Zen, or the art of YC interview

Tuesday, November 10, 2009

So you've agonized over the YC application, crossed your fingers, hit that submit button, and chewed your nails to the core waiting for the response. Finally, you got that precious e-mail inviting you to the YC interview - the fifteen minutes that might change the way you think about your life forever (it won't actually change your life - you'll still be an unemployed ruby hacker with a dream, but it will change the way you think about it). Finally, the exhilaration has subsided. What now? How do you prepare?

The short answer is, you can't. Wait, what?! Can't? What about learning about the market, perfecting the prototype, and practicing the pitch? You can do all these things. In fact, you should do all these things. But they probably will do precious little to change the outcome. You see, the YC interview is Zen. You're supposed to sit just to sit, but then you're sitting there, thinking that you're sitting just to sit, and all of a sudden you realize that you're no longer sitting just to sit, but thinking about sitting just to sit instead. Confusing? Impossible? Yes. YC interview is like that.

So, if you can't prepare for the interview, why am I writing to give advice? I just am. It's like that. The cursed Zen again. You better get used to that, because if by some miracle you get accepted, you'll face a whole pile of Zen paradoxes. Startups are like that, and YC interview is just the beginning.

In all seriousness, you should do as much as you can to prepare. The problem is that you've probably built the whole thing up in your mind, and when you get there you'll be under enormous, self-imposed pressure. Grace under pressure is what it's all about. You can't fake your personality when the bullets are flying. You can't fake anything - you'll just be you. That's what happened to me - we did a ton of preparation, read every piece of advice we could find on the internet, but the moment we walked into that conference room I forgot everything. All that information evaporated from my brain, and I was just me. The past twenty six years of my life was my preparation. I lost self-consciousness, sort of like when you get absorbed into a movie. My heart was pounding so hard, I saw everything in red. I barely remember a word I said. And it worked, but *I* had nothing to do with it. It just happened. I said the only things I possibly could have said in that situation, and I suppose the partners liked something about it. But I couldn't have faked it. If you stay clear-headed, perhaps you can, but I couldn't have.

For us, "interview" was really the wrong word. It goes differently for everyone, but Mike and I agreed that the proper word is "interrogation". My memory is probably playing tricks on me, but I could swear the partners used psychological interrogation techniques (unconsciously, maybe, or perhaps not). I distinctly remember good cops and bad cops, except they switched roles so often I can't figure out to this day which is which. (Jessica was always the good cop, though).

It was great. When we came out, my mind was already made up. "This was the best interview I've had in my life", I said to myself. I even wrote it on a piece of paper, so I couldn't weasel my way out of it in case we got rejected and my psyche would compel me to change my mind and think the interview is lame.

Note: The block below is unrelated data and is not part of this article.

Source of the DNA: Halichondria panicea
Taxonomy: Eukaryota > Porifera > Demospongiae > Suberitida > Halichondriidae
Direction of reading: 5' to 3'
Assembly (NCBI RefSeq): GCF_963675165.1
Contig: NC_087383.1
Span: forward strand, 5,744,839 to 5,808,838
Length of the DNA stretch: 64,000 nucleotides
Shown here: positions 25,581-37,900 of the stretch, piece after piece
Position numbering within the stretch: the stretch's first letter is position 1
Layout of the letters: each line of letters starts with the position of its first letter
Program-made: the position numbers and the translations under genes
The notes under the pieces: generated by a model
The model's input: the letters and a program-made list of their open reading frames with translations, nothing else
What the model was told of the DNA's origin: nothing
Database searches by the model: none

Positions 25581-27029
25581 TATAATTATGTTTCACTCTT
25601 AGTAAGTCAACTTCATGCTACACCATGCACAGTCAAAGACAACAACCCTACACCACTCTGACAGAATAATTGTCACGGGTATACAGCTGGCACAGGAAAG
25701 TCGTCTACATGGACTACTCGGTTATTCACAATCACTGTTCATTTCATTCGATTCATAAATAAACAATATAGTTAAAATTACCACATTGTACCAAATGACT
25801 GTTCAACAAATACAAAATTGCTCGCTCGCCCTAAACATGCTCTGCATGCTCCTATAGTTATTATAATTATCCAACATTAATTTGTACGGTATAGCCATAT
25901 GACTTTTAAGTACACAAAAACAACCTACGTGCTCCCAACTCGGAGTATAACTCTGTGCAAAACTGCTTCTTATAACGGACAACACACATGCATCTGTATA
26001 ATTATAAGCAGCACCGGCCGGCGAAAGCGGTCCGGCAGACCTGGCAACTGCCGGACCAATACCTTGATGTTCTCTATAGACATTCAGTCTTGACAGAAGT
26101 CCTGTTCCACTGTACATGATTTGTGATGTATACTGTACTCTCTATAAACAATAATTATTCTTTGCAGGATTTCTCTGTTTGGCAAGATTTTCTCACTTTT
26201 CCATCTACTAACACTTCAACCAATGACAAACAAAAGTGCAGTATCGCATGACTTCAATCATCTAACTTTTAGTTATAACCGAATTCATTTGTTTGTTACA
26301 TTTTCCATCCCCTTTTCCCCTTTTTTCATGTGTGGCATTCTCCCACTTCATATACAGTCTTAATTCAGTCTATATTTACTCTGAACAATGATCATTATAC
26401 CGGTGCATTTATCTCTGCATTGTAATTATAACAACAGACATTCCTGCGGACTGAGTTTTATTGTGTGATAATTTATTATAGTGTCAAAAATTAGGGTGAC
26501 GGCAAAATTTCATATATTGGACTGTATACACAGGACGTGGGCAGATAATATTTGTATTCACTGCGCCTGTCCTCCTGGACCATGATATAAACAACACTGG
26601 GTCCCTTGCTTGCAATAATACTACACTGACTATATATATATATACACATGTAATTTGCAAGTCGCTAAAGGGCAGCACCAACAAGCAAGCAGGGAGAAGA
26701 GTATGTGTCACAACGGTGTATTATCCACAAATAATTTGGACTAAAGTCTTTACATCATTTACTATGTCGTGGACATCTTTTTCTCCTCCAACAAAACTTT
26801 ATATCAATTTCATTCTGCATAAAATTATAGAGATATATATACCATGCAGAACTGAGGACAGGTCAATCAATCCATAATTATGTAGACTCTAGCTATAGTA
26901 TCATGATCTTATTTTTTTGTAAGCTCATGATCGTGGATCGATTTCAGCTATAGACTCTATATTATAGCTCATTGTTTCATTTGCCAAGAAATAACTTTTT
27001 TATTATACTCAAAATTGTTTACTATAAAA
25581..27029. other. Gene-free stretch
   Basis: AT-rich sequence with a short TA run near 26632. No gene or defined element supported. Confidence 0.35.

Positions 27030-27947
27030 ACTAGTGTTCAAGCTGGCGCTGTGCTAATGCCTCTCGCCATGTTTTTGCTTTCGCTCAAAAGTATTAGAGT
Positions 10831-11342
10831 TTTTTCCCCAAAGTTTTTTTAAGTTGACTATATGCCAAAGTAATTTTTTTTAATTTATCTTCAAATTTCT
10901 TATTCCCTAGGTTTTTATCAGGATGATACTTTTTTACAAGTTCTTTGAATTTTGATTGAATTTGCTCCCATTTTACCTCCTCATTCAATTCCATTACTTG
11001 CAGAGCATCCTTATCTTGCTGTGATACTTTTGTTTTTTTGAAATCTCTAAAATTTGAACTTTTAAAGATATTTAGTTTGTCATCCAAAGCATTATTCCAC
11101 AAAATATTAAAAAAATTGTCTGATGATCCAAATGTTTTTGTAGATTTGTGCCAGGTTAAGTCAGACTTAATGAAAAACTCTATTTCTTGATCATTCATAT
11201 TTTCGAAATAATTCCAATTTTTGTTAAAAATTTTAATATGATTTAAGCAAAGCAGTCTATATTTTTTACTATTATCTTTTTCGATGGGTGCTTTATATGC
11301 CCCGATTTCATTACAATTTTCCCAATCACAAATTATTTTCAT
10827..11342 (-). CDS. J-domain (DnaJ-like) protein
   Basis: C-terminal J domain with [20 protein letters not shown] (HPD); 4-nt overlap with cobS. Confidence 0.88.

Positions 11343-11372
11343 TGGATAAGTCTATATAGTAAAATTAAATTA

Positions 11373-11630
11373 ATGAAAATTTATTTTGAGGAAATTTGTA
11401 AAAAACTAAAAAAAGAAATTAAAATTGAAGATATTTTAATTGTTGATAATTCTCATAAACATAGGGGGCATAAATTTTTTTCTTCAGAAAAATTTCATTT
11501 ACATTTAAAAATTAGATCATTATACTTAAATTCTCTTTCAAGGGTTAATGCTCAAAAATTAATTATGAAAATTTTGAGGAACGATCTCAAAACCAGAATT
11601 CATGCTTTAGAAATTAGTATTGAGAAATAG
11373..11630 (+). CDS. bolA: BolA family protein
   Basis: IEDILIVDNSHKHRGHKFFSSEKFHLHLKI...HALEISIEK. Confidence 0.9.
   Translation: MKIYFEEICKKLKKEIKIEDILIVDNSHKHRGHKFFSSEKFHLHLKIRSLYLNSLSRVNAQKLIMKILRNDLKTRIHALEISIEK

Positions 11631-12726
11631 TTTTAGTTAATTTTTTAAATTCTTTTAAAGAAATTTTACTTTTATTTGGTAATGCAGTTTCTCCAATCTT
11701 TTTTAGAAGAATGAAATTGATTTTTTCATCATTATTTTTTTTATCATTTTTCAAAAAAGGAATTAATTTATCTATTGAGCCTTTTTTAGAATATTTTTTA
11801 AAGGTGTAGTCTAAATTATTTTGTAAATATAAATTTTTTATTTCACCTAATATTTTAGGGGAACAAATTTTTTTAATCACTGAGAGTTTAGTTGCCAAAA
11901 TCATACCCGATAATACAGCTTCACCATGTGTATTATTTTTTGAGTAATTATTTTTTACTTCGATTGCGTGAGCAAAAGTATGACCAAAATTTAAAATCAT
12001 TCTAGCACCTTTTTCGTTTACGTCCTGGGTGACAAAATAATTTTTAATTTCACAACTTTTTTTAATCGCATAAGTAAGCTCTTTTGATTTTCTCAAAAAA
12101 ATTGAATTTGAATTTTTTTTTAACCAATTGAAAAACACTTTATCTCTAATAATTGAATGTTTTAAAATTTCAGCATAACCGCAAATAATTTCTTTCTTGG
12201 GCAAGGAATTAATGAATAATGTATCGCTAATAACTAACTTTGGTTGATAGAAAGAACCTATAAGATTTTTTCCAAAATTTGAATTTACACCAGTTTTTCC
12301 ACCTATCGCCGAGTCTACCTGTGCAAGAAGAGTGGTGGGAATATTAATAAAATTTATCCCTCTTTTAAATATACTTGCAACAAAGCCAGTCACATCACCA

You've already read six paragraphs of drivel that won't help you, so I'll now try to redeem myself and give a few useful pieces of advice. I think the worst mistake we made was to assume the partners will know to ask the right questions. They won't. They don't know anything about what you're doing. During our interview, we got distracted by some side issue - when we came out, we realized that we didn't convey any of the core ideas we wanted to convey. We got lucky, but you may not be so lucky. Stay conscious throughout the interview, and if you feel you're getting into a side issue, gently nudge the partners in the right direction. It is your responsibility to get the core concepts across, not theirs.

Don't get flustered by bad cops - they'll push your buttons on purpose. Nothing you say will be good enough. That's because they want to see how far they can push you. Defend your ideas, don't be a pushover, but accept valid criticism a few times. Don't be too stubborn.

Edit: Paul Graham responded here and said the partners never play any psychological tricks deliberately. So if it feels that way, remember - it's all in your mind!

If you can keep these pieces of advice in your mind during the interview, you should be fine. But I couldn't. I forgot all of it, and was just myself. You probably will too - that's why the most useful thing you can do is not be nervous. I realize how ridiculous this sounds. You probably will be nervous, and you'll be nervous about being nervous, and you'll just end up forgetting it all and being yourself. That's OK too. It's a hell of an experience - just sit back and enjoy the ride.

Some of the YC alumni will be there during the interview weekend to try and put you at ease. Perhaps I'll see you then. In the meantime, I'll leave you with a timeless piece of advice from Felix Dennis:

The first step? Just do it
And bluff your way through it.
Remember to duck!
Godspeed ...

and Good Luck!

Comments?

If you have any questions, comments, or suggestions, please drop a note at coffeemug@gmail.com. I'll be glad to hear your feedback.